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Title: 3-D seismic investigation of the diagenesis and deformation of Cenozoic siliceous sediments on the Eastern Atlantic Margin
Author: Ireland, Mark Thomas
ISNI:       0000 0004 2700 1046
Awarding Body: Durham University
Current Institution: Durham University
Date of Award: 2011
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Three-dimensional seismic data from the East Atlantic Margin are used to investigate the diagenesis and deformation of siliceous sediments. Three themes were tackled. At the Gjallar Ridge, offshore Norway, seismic and well data indicate that diagenesis of siliceous sediments occurs across a zone ~300 m thick. At the top of the zone circular regions, with relief of ~200 m, are interpreted as regions of preferential diagenesis. Below these, regions with a similar size and distribution are attributed to the same cause. The chemistry of formation water expelled transiently through polygonal faults may play a role in their formation. This is the first recognition from seismic data that silica diagenetic transformation zones can be hundreds of metres thick and heterogeneous, as observed at outcrop previously. On the Mauritanian continental margin layer-bound fault systems deform a probable siliceous succession. Where this succession mantles canyons the majority of faults strike perpendicular to the canyon axes due to increased bedding dip and most are antithetic to bedding dip. Where the bedding dip is greater than ~1°, synthetic faults dip more steeply than antithetic faults, which is the exact opposite that would be expected on a dipping margin. It is hypothesised that the layer hosting the faults has been subjected to simple shear of ~20° or more, rotating the fault planes. Lastly at the Vema Dome, offshore Norway four submarine slides are identified in siliceous sediments. Each covers an area of ~30 km2, is up to 600 m thick, with an upper surface topography consisting of a series of arcuate ridges perpendicular to the dip of the slope. The slides are dominated by fold-and-thrust structures, have short transport distances, and unusually low ratios of length to thickness. These characteristics are attributed to deep detachments and the shear strength of siliceous sediments at shallow burial depths.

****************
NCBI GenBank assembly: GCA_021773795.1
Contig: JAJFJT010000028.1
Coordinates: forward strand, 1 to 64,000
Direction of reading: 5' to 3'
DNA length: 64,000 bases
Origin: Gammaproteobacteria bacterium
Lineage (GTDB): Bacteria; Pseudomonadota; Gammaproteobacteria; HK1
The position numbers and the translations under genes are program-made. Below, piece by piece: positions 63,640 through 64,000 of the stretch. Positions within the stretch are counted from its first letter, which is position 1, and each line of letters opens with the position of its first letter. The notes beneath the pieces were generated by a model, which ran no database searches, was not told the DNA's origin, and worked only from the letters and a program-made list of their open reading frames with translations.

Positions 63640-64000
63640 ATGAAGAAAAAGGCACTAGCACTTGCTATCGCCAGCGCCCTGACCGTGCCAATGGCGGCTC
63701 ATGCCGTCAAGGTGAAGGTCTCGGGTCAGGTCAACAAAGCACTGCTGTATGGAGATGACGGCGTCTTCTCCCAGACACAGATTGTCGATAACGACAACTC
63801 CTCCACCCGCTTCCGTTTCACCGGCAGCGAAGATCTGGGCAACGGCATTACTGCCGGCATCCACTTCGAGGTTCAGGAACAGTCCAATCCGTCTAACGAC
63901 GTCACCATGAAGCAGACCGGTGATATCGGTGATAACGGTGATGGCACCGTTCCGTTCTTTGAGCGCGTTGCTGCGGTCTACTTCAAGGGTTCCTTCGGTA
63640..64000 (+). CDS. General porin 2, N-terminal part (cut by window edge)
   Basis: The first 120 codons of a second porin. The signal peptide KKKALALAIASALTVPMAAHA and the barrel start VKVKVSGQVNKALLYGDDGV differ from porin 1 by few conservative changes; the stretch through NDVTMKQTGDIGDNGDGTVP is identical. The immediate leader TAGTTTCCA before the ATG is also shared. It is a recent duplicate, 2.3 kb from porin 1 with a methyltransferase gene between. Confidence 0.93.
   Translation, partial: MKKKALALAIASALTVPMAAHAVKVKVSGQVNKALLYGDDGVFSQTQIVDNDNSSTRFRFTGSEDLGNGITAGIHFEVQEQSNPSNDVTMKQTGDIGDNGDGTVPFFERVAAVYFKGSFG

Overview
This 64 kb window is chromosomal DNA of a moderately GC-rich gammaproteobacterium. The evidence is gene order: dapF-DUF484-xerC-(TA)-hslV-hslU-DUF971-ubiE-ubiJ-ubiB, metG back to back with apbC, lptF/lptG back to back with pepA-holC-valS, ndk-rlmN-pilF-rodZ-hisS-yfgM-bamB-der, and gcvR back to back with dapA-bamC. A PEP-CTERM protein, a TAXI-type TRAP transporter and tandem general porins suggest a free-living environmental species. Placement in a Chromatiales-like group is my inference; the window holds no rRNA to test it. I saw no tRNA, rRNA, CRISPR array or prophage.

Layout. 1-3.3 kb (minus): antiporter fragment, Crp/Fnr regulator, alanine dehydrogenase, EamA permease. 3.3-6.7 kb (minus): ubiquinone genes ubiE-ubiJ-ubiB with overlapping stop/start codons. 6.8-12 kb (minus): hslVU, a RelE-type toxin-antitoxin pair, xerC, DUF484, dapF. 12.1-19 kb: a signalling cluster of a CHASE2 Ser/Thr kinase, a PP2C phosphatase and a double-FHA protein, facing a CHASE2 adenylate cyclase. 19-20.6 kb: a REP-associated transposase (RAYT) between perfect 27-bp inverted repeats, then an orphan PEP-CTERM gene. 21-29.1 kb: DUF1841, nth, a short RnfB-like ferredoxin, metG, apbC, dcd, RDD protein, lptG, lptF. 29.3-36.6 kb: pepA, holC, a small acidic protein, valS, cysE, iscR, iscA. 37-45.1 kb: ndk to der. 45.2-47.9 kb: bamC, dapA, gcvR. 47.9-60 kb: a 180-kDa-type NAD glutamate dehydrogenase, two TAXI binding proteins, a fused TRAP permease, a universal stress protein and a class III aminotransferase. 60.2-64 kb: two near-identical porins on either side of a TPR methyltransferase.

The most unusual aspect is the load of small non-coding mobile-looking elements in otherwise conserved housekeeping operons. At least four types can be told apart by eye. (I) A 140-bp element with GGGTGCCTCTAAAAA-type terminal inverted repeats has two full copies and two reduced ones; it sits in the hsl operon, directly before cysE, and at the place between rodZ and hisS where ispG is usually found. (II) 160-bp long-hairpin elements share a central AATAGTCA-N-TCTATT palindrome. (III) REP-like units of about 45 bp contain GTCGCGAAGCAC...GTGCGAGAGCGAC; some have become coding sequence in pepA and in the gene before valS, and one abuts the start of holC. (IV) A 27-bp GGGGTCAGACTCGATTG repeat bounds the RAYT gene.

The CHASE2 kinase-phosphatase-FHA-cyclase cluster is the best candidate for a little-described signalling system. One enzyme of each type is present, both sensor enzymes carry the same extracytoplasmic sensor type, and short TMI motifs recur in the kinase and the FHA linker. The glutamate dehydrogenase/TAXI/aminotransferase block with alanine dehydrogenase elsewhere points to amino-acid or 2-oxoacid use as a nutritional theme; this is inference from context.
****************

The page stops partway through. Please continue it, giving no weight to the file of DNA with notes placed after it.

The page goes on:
Supervisor: Not available Sponsor: Not available
Qualification Name: Thesis (Ph.D.) Qualification Level: Doctoral
EThOS ID:  DOI: Not available